Bicycle Friendly America℠
The League’s Bicycle Friendly America program provides a roadmap, hands-on assistance and recognition for states, communities, universities and businesses. The BFA℠ program is a tool for states, communities, business and universities to make bicycling a real transportation and recreation option for all people.
Much more than an awards program, the BFA program is making biking better for cyclists across the country.
- Sets standards for what constitutes a real bicycling culture and environment
- Affects decisions on how communities, businesses, universities and states grow
- Inspires action, involvement and coordination among people that want to improve conditions for bicyclists
- Guides progress by acting as a roadmap for what communities, businesses, universities and states should do next
- Rewards persistence as people respond to feedback, make changes and come back again and again to get recognition.
- Raises expectations as to what really is expected and involved in making a great place for bicycling
The 5 E's for a Bicycle Friendly America
The most visible and perhaps most tangible evidence of a great place for bicycling is the presence of infrastructure that welcomes and supports it. Survey after survey shows that the physical environment is a key determinant in whether people will get on a bike and ride. The most advanced Bicycle Friendly Communities and Bicycle Friendly Universities have a well-connected bicycling networks, consisting of quiet neighborhood streets, conventional and protected bike lanes, shared use trails, and policies to ensure connectivity and maintenance of these facilities. Secure, convenient and readily available bike parking is also a key component. For Bicycle Friendly Businesses, great bike parking in addition to showers and locker facilities are vital to promoting bicycling both in the workplace and wider community.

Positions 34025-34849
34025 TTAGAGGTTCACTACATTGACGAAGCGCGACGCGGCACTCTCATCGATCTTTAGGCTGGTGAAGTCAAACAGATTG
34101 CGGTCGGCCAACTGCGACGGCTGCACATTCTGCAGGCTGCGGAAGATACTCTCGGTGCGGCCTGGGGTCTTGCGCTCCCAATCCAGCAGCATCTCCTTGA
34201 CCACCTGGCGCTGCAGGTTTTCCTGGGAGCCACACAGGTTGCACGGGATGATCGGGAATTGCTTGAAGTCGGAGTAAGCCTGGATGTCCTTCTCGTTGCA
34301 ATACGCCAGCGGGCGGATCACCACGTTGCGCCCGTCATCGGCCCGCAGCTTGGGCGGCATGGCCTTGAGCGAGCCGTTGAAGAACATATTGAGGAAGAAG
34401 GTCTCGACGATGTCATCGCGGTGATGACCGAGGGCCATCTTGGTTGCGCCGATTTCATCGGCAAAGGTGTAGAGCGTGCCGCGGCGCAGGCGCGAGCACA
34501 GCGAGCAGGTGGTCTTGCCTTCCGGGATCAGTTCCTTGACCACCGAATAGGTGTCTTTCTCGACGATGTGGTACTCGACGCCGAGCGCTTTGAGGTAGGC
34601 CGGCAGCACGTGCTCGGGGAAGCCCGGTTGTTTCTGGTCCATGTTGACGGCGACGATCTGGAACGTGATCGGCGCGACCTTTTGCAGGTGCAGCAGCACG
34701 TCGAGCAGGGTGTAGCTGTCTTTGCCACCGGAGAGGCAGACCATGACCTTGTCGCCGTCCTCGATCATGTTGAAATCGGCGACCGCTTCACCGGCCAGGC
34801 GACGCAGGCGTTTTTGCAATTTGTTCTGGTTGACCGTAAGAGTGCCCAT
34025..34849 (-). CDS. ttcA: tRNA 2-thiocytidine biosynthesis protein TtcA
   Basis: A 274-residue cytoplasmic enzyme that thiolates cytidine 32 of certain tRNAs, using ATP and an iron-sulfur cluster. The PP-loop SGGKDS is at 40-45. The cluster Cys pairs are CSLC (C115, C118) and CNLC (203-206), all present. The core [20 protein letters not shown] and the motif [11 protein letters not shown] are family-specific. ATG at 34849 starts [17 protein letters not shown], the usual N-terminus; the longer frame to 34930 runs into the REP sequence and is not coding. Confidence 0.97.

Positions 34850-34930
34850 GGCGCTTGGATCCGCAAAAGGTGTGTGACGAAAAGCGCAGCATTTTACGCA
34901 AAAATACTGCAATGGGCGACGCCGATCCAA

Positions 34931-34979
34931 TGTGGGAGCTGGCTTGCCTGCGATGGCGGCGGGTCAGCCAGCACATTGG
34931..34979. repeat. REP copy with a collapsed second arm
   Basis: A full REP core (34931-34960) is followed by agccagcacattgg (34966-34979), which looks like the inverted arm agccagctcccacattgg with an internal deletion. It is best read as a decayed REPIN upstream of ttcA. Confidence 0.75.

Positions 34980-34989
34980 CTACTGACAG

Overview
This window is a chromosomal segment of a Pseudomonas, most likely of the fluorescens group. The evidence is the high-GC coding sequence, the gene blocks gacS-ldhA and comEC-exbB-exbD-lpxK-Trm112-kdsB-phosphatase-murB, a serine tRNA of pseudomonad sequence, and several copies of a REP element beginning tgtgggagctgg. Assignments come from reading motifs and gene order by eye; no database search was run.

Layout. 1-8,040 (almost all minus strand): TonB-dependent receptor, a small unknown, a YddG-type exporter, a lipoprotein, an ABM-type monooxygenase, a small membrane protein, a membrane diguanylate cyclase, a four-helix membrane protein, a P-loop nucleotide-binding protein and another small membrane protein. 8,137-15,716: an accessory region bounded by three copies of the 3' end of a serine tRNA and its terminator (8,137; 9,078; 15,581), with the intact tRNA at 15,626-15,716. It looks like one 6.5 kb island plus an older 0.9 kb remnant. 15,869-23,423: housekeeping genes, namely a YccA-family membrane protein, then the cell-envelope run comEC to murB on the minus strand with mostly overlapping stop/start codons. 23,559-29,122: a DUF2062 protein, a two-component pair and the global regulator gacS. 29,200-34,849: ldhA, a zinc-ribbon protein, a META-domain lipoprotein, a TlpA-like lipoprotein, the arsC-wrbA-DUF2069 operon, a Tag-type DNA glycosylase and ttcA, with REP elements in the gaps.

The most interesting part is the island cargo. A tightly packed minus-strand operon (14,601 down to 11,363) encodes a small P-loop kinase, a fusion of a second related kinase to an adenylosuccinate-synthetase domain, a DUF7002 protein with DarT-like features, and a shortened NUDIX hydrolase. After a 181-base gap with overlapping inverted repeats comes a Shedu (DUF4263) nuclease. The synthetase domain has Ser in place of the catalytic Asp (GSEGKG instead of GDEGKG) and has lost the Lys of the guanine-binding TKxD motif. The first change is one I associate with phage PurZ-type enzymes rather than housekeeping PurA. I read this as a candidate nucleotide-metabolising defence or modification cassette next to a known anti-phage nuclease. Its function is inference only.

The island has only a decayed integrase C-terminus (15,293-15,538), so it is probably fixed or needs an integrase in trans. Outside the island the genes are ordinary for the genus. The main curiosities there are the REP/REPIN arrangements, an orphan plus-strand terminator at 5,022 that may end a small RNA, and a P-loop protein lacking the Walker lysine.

Offering a lot of ways for people to get the skills and confidence to ride is key to building great places for bicycling. At the community level this begins with bicycle-safety education being a routine part of public education. Communities, businesses and campuses can offer options for adults looking to improve their biking skills with everything from online tips, brown bag lunch presentations and in-depth on-bike training opportunities. The League’s Smart Cyclingprogram, and more than 2,000 League Cycling Instructors around the country, are a great resource in delivering high quality education programs. It is also vital to make motorists and cyclists aware of their rights and responsibilities on the road through public education campaigns that promote the Share the Road message.
Communities, businesses and universities play a critical role in encouraging people to ride by giving them a variety of opportunities and incentives to get on their bikes. This can be done through the celebration of National Bike Month℠ and Bike to Work Day, producing community bike maps, route finding signage, bicycle-themed celebrations and rides and commuter challenges. Many places are investing in public bike sharing systems and internal fleets, which are a convenient, cost effective, and healthy way of encouraging people to make short trips by bike.